Document HS II-12: Celebrating Change: Excerpts from “The Progress of Fifty Years,” a Speech by Lucy Stone, 1893.
Lucy Stone gave this speech to the Congress of Women held at the World’s Fair in Chicago in 1893. It was her last public speech. She died a few months later at age 75.
I think, with never-ending gratitude, that the young women of today do not and can never know at what price their right to free speech and to speak at all in public has been earned. Abby Kelly once entered a church only to find herself the subject of the sermon, which was preached from the text: "This Jezebel is come among us also." They jeered at her as she went along the street. They threw stones at her. They pelted her with bad eggs as she stood on the platform. Some of the advocates of the very cause for which she endured all this were ready to drive her from the field. Mr. Garrison and Wendell Phillips stood by her. But so great was the opposition that one faction of the abolitionists left and formed a new organization, after a vain effort to put Abby Kelly off from the committee to which she had been nominated.
The right to education and to free speech having been gained for woman, in the long run every other good thing was sure to be obtained.
Half a century ago women were at an infinite disadvantage in regard to their occupations. The idea that their sphere was at home, and only at home, was like a band of steel on society. But the spinning-wheel and the loom, which had given employment to women, had been superseded by machinery, and something else had to take their places. The taking care of the house and children, and the family sewing, and teaching the little summer school at a dollar per week, could not supply the needs nor fill the aspirations of women. But every departure from these conceded things was met with the cry, "You want to get out of your sphere," or, "To take women out of their sphere;" and that was to fly in the face of Providence, to unsex yourself–in short, to be monstrous women, women who, while they orated in public, wanted men to rock the cradle and wash the dishes. We pleaded that whatever was fit to be done at all might with propriety be done by anybody who did it well; that the tools belonged to those who could use them; that the possession of a power presupposed a right to its use. This was urged from city to city, from state to state. Women were encouraged to try new occupations. We endeavored to create that wholesome discontent in women that would compel them to reach out after far better things. But every new step was a trial and a conflict. Men printers left when women took the type. They formed unions and pledged themselves not to work for men who employed women. But these tools belonged to women, and today a great army of women are printers unquestioned….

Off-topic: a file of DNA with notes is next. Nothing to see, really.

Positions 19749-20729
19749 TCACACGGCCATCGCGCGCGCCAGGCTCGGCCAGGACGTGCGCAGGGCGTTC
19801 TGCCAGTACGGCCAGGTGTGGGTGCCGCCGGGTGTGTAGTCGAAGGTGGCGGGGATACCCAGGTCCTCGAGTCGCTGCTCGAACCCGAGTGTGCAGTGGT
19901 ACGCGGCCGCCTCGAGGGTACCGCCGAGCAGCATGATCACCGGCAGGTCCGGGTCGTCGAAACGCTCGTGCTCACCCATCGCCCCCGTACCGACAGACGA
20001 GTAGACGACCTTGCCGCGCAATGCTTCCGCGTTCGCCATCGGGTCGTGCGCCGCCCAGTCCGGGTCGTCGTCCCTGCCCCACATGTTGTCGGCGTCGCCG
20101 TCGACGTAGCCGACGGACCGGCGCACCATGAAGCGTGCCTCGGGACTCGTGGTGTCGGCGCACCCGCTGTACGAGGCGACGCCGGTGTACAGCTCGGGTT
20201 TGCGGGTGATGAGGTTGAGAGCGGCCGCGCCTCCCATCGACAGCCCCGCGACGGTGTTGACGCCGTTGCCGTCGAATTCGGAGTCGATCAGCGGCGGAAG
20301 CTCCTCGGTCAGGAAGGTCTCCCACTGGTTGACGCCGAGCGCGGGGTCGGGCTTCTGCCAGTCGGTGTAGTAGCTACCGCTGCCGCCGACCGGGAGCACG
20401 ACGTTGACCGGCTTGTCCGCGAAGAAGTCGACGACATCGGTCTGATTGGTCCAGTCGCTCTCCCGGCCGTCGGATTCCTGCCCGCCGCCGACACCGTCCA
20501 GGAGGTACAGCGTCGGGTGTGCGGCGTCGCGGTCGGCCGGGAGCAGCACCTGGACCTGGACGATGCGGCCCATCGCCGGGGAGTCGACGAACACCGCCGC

Women have acquired a certain amount of political power. We have now in twenty states school suffrage for women. Forty years ago there was but one. Kentucky allowed widows with children of school age to vote on school questions. We have also municipal suffrage for women in Kansas, and full suffrage in Wyoming, a state larger than all New England.
The last half century has gained for women the right to the highest education and entrance to all professions and occupations, or nearly all. As a result we have women's clubs, the Woman's Congress, women's educational and industrial unions, the moral education societies, the Woman's Relief Corps, police matrons, the Woman's Christian Temperance Union, colleges for women, and co-educational colleges and the Harvard Annex, medical schools and medical societies open to women, women's hospitals, women in the pulpit, women as a power in the press, authors, women artists, women's beneficent societies and Helping Hand societies, women school supervisors, and factory inspectors and prison inspectors, women on state boards of charity, the International Council of Women, the Woman's National Council, and last, but not least, the Board of Lady Managers. And not one of these things was allowed women fifty years ago, except the opening at Oberlin [College]. By what toil and fatigue and patience and strife and the beautiful law of growth has all this been wrought? These things have not come of themselves. They could not have occurred except as the great movement for women has brought them out and about. They are part of the eternal order, and they have come to stay. Now all we need is to continue to speak the truth fearlessly, and we shall add to our number those who will turn the scale to the side of equal and full justice in all things.
Quoted in The Congress of Women Held in the Woman’s Building, World’s Columbian Exposition, Chicago, 1893, ed. by Mary Kavanaugh Oldham Eagle (Monarch Book Company, 1894. pp. 58-61).
- What changed to open up opportunities for American women?
- What signs of progress for women did Lucy Stone see?
- What did Lucy Stone hope would happen next?